Global COVID-19 death toll cross 5 million

Global coronavirus cases exceed one-crore mark

On Tuesday, the death toll from the pandemic there passed 100,000 with more than 2.2 million confirmed cases - a number which has more than doubled in less than one month.

Some 1.3 million cases have been reported in Brazil. The United States has suffered the highest death count (125,803), followed by Brazil (57,622) and the United Kingdom (43,634).

Some parts of the world have managed to bring the virus under control.

Meanwhile, fears of a new rise in coronavirus cases have grown in recent weeks after massive protests against racism and police brutality swept across the United States and several other Western countries, during which, in many cases, participants flouted social distancing rules.

Europe, which was earlier an epicentre of the virus, has over 2.6 million cases, but the daily figures have come down significantly.


China, New Zealand and Australia have seen new outbreaks in the past month, despite largely stifling local transmission.

Initially hard-hit countries such as Italy, Germany and Spain are lifting restrictions as case numbers decrease, while cases surge in places like India and Mexico. The rate of new cases being reported around the world is accelerating, with the World Health Organization reporting a record nearly 190-thousand cases on Sunday alone. As The Washington Post noted Saturday, Texas, Florida, and Arizona have emerged as new epicenters, repeatedly breaking their own records for the number of observed single-day increases and experiencing increases in hospitalizations related to the virus. Already 125,000 people have died from the virus in the USA, with the University of Washington estimating 179,106 deaths by October.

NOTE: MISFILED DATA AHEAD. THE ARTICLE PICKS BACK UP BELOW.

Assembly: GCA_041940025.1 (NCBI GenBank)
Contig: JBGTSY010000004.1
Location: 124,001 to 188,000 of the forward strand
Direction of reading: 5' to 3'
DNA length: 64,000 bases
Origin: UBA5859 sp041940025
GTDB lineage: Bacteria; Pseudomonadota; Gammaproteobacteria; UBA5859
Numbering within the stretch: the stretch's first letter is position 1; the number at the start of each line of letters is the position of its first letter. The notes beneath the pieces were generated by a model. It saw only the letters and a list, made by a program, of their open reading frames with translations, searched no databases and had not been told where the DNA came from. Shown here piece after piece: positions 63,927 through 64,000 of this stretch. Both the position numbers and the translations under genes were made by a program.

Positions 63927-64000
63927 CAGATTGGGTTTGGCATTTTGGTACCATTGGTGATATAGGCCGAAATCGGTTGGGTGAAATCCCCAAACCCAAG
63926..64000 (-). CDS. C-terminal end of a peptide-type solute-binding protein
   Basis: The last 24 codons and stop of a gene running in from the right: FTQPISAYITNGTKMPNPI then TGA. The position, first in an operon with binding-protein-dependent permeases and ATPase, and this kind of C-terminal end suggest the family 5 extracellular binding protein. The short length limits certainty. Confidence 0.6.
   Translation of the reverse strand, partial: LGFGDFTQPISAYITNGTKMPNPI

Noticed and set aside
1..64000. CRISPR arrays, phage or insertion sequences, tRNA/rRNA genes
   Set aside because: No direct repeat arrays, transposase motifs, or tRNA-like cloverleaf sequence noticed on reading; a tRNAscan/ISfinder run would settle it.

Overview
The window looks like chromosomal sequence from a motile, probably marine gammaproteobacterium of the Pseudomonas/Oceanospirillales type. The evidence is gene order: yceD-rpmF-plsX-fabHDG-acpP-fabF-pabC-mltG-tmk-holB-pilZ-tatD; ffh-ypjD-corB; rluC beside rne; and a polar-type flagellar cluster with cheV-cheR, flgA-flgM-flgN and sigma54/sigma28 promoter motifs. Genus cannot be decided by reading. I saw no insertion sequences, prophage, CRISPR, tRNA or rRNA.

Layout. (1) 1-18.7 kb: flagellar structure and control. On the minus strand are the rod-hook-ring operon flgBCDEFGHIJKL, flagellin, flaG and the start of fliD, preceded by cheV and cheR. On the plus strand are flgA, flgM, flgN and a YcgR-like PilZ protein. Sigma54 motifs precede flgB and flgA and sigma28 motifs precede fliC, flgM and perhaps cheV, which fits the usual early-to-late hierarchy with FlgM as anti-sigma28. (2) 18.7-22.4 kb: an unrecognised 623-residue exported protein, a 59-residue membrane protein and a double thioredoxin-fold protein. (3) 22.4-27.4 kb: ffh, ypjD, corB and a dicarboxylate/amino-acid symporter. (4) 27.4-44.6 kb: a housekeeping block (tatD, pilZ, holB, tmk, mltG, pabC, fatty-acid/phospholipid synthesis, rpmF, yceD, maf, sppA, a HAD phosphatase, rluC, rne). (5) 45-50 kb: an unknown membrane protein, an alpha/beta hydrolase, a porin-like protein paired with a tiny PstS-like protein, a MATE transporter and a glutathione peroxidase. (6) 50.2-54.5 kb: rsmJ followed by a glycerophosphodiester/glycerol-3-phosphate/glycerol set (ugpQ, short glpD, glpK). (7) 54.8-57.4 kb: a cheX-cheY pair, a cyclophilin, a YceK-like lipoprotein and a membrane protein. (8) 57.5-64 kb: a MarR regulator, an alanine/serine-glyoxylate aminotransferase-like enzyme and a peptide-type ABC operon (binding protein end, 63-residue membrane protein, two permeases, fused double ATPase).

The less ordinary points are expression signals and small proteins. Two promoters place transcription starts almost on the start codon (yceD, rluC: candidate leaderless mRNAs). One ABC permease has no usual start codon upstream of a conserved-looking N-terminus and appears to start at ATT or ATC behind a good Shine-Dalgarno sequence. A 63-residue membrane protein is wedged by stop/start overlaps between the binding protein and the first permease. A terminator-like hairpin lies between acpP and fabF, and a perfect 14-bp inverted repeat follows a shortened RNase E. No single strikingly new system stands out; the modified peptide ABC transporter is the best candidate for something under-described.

Due to a lack of federal COVID-19 lockdown measures, states and cities in the US have had to implement their own preventative policies and guidance. By mid-May, all 50 states had started to reopen, some at a faster pace than others.

Victorian Premier Daniel Andrews said people in ten affected postcodes around Melbourne must stay home unless they are travelling for work, school, exercise or food for a period of four weeks.

US Secretary of Health and Human Services Alex Azar described the current situation as "very serious" during his TV appearances. That comes a day after more than 40,000 cases were reported on Thursday.

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